Stuffed trout is easier to make than it is to eat, because you want to just cut off a hunk with stuffing sandwiched between two pieces of boneless fish, but there are many bones in the way of this noble intention. For this reason and because Iris is frequently more enthusiastic about cooking than eating, I figured she would forget about the trout by the time it hit the table and concentrate on the hash browns I served with it.
Wrong. Iris at the fish, the bacon, the vegetables, the potatoes, and even, well . . .
To say that she was undeterred by the fact that the fish’s head was there on the platter would be an understatement. “There’s the head!” she exclaimed. I found a piece of cheek meat and ate it, and Iris said,
“I want to eat some cheek.”
I said okay and rooted around for another piece. “There’s some check,” Iris said, pointing.
“No, that’s the eyeball.”
“I want to eat the eyeball.”
“Yes.” She took a bite. “It’s gooey. Why is it gooey?”
“Eyeballs are just like that,” said Laurie.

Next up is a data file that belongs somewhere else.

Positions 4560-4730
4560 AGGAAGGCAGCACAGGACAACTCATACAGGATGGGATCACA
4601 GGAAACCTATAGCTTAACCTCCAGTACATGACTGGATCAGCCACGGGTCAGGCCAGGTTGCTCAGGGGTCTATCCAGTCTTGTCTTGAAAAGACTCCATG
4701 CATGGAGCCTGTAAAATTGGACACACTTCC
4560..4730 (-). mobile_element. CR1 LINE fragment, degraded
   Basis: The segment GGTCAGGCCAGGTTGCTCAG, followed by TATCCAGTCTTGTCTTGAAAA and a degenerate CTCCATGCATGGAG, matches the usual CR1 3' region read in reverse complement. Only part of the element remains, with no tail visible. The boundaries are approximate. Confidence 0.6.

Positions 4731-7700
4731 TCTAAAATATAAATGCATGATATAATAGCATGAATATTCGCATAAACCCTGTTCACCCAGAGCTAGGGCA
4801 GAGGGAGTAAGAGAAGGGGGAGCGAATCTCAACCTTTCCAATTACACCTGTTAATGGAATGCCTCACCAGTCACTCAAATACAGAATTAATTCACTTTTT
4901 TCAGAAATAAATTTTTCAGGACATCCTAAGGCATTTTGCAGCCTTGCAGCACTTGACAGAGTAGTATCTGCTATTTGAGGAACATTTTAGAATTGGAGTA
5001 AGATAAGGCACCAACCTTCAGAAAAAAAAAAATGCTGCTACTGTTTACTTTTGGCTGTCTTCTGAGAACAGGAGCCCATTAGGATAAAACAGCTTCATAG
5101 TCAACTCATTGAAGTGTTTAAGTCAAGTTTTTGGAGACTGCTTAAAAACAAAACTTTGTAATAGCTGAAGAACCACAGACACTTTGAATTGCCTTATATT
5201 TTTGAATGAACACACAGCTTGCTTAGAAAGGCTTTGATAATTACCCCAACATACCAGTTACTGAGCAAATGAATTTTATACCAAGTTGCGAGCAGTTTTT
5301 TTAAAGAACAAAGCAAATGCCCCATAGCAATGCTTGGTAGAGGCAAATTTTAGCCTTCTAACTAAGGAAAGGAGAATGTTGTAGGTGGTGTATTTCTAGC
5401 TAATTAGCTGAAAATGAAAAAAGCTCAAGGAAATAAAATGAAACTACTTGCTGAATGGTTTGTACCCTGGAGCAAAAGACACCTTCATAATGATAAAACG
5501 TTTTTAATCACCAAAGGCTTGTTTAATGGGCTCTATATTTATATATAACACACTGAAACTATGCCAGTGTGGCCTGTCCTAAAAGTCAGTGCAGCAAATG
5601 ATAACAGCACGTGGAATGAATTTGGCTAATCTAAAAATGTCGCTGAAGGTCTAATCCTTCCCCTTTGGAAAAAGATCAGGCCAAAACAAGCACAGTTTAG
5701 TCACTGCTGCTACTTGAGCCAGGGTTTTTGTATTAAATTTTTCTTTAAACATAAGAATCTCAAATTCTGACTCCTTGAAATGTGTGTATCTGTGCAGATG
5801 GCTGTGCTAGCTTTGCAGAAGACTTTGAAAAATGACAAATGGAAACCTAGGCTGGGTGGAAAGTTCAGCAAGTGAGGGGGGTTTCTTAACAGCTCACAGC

Iris thought about this, then requested and ate the other eyeball.
Anyway. The first time through, I folded down page corners, like I always do with food books, promising myself I’d make potstickers, and larb gai, and gingerbread cupcakes, and duck hash. Then came Graham, followed almost immediately by fantasies about raising a kid whose plate sees as much action as Iris’s. I picked up Hungry Monkey again, and bought twelve copies (not joking) for friends celebrating (or about to celebrate) Mother’s Day.
So now, every day, I open the book to a random page, hoping to absorb the crumbs of parenting wisdom Matthew sprinkles throughout his stories—but after Graham’s asleep, so when my belly jiggles I don’t disturb him as much. This morning, frustrated by Graham’s introduction to breastfeeding, I flipped to the first chapter again: